There is already the structure of the future green hydrogen network in Galicia and how it connects to the plateau.
Despite France’s reservations and Germany’s support, Spain advocates for a new gas link with Europe through Midcat, citing green hydrogen as a new path for energy growth through utilizing renewables. Spain wants to become a global powerhouse for hydrogen. However, there’s more. without departing from Galicia.
The most recent study on the European hydrogen trunk network, dated April of this year, describes the map as well as how to use and modify the current infrastructure. Six international connections are now made possible by the gas pipeline network: two with Africa via Tarifa and Almera (linking with the Maghreb and Medgaz, respectively); two with Portugal via Tui and Badajoz; and two more with France via Irn and Larrau.
Hydrogen and gas coexisting
According to Enagás, “the network of hydrogen pipes in Spain would allow both natural gas and hydrogen to coexist for a predetermined duration, maximizing the use of present infrastructures to satisfy the projected demand of the sector and provide security of supply.” Additionally, “the backbone intends to make use of the huge potential of Spain’s solar photovoltaic and onshore wind resources, which might enable the export of green hydrogen to other European nations.” When Spain’s alternatives are examined in the aforementioned European study, Enagás’ contributions are presented as follows.
A site named Guitiriz is shown on the map of the European trunk network but not in 2030 but in 2040. That is the key to the safety of the competition to create the green hydrogen that will be exported from Europe through a variety of projects in Galicia. The Xunta made it apparent in the recommendations it delivered to Madrid in August of last year that Teresa Ribera had asked them to create the energy contingency plan. And he made a clear reference to Guitiriz.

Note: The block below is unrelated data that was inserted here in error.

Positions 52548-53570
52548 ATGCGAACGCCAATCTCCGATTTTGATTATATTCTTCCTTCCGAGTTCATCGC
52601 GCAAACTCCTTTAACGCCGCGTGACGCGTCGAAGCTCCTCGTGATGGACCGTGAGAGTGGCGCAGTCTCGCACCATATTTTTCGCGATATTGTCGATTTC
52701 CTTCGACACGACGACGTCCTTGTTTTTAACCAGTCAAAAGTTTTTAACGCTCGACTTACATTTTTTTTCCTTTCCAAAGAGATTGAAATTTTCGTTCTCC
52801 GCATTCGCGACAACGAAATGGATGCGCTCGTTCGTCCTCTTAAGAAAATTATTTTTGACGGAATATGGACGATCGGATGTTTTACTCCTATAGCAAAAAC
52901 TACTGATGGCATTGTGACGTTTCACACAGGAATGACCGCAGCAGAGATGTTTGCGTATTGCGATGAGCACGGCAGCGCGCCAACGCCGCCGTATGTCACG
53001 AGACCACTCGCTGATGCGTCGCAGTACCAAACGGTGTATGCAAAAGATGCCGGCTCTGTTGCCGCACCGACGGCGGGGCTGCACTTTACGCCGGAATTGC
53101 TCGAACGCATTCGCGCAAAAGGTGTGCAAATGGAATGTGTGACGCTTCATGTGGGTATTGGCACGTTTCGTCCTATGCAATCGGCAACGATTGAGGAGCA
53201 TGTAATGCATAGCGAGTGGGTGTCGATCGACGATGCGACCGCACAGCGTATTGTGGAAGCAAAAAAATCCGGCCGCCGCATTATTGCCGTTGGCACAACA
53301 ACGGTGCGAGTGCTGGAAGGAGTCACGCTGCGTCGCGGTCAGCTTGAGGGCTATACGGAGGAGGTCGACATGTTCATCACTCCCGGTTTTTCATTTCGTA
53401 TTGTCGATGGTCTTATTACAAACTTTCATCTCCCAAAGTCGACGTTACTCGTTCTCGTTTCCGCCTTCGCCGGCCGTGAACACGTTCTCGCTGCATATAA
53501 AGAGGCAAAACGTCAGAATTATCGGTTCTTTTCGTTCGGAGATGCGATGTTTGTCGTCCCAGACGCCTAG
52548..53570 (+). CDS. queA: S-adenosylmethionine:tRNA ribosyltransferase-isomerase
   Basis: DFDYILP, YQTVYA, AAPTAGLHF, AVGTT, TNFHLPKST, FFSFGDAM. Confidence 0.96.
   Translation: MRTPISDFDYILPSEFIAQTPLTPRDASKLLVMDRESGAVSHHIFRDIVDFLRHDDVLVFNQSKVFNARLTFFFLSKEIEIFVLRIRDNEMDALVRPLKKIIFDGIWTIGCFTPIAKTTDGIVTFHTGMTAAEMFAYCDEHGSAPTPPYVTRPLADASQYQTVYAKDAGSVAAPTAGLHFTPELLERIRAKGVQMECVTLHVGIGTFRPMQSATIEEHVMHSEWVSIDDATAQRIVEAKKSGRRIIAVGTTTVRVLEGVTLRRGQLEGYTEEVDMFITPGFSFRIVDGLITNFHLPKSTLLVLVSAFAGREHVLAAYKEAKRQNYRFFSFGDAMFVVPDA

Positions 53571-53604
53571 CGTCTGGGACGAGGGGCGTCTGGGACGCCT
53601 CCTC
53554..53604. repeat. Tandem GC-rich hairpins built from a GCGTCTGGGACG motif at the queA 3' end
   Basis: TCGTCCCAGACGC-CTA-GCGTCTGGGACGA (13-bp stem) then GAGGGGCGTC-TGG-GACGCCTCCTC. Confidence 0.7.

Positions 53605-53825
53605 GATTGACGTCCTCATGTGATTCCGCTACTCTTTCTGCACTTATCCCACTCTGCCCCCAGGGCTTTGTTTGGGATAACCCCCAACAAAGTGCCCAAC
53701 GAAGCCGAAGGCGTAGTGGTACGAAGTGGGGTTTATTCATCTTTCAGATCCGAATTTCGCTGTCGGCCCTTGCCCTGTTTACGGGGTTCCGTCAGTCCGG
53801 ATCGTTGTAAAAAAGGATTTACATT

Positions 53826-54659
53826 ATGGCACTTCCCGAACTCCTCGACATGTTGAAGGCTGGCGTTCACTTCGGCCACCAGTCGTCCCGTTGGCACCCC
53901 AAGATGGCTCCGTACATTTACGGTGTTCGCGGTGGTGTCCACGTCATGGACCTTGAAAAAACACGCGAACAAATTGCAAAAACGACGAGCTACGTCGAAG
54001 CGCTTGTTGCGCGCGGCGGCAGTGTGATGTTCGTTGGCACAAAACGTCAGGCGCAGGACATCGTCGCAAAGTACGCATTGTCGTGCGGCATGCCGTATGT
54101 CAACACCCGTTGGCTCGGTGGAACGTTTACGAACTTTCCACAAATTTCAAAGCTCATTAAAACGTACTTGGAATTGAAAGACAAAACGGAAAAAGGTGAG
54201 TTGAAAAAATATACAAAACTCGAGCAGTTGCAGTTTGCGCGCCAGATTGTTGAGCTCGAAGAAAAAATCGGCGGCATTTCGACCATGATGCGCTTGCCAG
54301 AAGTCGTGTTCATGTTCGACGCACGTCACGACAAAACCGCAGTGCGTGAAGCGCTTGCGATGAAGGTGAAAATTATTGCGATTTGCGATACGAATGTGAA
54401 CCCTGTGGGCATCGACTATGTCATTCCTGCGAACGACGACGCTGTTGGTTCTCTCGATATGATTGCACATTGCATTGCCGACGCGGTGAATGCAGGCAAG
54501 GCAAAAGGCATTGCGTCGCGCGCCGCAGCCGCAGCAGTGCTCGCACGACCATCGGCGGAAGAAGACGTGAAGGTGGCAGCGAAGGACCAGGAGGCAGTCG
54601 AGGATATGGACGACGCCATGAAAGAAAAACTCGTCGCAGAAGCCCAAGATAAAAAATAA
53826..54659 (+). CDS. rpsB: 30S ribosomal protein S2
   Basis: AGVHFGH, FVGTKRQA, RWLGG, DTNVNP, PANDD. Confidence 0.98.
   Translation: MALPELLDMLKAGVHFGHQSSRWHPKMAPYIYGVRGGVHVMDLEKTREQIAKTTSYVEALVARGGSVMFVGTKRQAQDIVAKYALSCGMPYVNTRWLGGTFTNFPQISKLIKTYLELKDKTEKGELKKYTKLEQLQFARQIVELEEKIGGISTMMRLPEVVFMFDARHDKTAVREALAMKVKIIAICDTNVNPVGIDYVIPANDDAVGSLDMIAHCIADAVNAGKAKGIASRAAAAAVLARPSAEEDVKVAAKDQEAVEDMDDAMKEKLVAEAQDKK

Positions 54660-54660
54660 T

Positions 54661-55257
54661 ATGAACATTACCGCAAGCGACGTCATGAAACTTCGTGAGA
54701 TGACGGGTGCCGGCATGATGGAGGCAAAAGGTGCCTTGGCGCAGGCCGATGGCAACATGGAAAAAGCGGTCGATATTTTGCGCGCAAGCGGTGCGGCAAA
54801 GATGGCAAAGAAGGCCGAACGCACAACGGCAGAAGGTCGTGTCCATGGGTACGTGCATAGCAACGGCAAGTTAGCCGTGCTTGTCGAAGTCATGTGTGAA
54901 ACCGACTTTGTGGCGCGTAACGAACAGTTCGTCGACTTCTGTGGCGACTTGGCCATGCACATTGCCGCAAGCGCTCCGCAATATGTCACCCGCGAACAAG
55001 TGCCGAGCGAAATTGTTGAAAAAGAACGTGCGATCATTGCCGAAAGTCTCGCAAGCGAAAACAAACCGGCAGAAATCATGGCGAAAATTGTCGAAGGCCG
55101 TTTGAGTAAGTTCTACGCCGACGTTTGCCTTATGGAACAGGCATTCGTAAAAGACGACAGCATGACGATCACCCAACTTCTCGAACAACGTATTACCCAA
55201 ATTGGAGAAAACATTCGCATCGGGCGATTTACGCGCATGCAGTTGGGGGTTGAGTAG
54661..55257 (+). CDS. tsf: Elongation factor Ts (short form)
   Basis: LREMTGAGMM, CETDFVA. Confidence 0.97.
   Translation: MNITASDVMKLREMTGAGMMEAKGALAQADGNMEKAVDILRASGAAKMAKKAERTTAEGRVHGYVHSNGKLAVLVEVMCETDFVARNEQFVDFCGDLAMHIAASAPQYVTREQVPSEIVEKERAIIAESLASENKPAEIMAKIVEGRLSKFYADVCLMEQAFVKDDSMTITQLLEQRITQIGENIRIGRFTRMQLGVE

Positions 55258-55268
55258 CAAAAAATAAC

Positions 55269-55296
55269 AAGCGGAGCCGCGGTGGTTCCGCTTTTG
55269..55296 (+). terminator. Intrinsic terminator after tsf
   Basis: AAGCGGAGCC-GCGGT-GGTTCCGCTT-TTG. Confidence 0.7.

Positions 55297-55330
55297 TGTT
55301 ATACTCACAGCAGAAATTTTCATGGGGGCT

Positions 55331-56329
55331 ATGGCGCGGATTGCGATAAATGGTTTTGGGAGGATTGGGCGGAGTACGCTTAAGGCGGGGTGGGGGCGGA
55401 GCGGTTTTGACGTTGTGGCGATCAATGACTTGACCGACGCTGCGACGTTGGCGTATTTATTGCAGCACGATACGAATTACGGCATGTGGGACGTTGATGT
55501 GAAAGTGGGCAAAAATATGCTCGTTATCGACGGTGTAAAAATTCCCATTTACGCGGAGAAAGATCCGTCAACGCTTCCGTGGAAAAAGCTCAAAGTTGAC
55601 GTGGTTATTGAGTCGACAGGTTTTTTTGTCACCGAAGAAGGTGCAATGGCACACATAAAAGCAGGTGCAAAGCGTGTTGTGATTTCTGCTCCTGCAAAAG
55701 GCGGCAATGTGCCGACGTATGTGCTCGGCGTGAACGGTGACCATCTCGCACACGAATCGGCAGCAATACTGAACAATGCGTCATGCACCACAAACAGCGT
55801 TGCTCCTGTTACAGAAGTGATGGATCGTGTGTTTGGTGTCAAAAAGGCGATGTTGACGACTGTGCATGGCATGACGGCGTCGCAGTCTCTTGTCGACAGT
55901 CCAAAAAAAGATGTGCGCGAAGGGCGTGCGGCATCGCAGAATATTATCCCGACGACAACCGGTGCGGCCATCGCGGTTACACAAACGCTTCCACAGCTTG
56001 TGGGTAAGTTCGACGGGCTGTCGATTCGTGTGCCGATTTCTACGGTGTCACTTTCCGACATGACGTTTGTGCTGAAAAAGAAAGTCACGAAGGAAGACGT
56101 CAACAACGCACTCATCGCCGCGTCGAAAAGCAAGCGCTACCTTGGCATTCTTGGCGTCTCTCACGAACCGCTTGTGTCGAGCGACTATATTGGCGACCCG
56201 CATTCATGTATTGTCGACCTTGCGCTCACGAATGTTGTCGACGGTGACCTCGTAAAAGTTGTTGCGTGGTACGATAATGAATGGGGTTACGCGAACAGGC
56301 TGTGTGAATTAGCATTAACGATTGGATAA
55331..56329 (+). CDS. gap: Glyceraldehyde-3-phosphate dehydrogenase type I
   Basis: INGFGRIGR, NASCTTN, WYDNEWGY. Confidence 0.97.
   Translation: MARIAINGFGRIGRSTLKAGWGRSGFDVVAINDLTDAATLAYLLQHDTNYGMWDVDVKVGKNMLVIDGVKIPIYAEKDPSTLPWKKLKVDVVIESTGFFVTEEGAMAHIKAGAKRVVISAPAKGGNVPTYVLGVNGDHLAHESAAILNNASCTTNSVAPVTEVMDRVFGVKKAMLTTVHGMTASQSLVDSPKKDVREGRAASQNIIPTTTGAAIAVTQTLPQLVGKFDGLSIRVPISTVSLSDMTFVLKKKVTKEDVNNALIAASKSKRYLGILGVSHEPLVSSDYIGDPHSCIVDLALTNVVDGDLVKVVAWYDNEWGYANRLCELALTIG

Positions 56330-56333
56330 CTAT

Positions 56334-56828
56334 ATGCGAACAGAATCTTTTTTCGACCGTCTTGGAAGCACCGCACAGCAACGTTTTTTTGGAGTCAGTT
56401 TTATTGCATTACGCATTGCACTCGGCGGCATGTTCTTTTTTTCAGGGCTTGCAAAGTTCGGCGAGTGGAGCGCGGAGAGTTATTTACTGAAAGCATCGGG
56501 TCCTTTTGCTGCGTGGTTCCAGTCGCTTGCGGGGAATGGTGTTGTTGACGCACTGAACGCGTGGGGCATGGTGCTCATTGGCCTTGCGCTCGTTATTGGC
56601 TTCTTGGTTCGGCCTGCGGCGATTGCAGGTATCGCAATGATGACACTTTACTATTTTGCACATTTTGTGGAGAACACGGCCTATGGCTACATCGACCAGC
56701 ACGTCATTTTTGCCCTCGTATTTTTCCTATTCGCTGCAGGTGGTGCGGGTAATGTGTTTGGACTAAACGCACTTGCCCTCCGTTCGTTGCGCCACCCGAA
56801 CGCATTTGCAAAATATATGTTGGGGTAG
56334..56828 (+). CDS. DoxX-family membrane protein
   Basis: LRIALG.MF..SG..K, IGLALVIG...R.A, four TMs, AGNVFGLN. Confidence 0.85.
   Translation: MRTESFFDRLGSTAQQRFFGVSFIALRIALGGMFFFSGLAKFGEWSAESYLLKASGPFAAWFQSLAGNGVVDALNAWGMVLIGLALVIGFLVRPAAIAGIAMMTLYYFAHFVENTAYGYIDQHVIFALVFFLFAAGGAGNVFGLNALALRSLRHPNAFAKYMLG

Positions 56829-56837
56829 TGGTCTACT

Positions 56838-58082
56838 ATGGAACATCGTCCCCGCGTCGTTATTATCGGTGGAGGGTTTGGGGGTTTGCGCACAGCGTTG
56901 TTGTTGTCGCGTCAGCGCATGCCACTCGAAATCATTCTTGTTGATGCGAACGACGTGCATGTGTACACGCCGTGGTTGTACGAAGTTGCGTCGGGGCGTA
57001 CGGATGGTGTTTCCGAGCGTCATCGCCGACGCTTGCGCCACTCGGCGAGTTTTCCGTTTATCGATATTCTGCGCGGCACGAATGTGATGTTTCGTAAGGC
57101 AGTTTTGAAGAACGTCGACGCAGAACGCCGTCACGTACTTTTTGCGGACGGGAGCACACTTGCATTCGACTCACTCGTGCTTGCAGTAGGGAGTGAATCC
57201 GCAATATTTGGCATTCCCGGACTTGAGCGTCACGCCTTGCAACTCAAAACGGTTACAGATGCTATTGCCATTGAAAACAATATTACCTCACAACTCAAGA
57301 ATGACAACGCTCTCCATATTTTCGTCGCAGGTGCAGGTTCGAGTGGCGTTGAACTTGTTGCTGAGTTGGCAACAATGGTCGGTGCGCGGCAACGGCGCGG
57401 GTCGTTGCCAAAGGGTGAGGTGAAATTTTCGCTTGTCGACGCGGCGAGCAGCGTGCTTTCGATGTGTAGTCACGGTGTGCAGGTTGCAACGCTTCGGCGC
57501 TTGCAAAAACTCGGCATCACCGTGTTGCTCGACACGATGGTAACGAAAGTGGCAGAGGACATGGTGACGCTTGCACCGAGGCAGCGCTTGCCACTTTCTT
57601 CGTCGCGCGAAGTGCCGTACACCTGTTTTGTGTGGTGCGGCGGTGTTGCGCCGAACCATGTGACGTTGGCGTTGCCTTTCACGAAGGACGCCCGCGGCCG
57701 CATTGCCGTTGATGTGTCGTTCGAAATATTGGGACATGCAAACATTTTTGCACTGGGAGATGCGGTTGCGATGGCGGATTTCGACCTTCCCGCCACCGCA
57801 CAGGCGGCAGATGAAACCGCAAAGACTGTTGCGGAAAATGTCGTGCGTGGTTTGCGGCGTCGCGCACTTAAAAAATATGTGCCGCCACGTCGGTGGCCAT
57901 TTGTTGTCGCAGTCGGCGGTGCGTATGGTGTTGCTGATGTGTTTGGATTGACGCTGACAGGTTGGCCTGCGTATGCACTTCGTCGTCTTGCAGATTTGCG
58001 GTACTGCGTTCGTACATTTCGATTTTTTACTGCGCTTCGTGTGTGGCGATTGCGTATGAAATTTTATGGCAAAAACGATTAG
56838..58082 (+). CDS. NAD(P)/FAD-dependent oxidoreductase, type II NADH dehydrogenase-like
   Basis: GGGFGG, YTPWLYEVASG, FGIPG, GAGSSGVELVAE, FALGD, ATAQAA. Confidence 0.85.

Map of Galicia
According to the paper, the Galician Government’s strategy for future infrastructures entails “supporting the link of the Galician gas/hydro-duct with the Plateau; notably, the Guitiriz-Zamora hydro duct, and North of Portugal.” According to the proposal given by the Economic Vice Presidency to Madrid, the Galician bet involves blending, or the combination, “during a transitory period,” complementing the applications of hydrogen “based on the current infrastructure.”
Reganosa is another company that is included in network design. Reganosa and EDP are intending to build As Pontes’ first important industrial project, a sizable green hydrogen factory. The vast alternative and renewable energy projects that are now being built, however, fit like a glove with the network of gas pipes in the north that Reganosa manages. From As Pontes to Meirama, passing via Mugardos, and finally arriving in Langosteira, the Port Authority of A Corua hopes to play a decisive role as a base for hydrogen plants as well as its outlet to Europe.
The Tui-Llanera gas pipeline and the Mugardos LNG plant are both connected to Reganosa’s infrastructure at Guitiriz and Abegondo. In addition, it delivers gas directly to the cities of As Pontes and Cerceda, the A Corua refinery, and the As Pontes and Sabón combined cycle plants. Renewable energy projects are now being built in each of these places, which is essential for the electrolysis-based generation of green hydrogen. A map has already been created.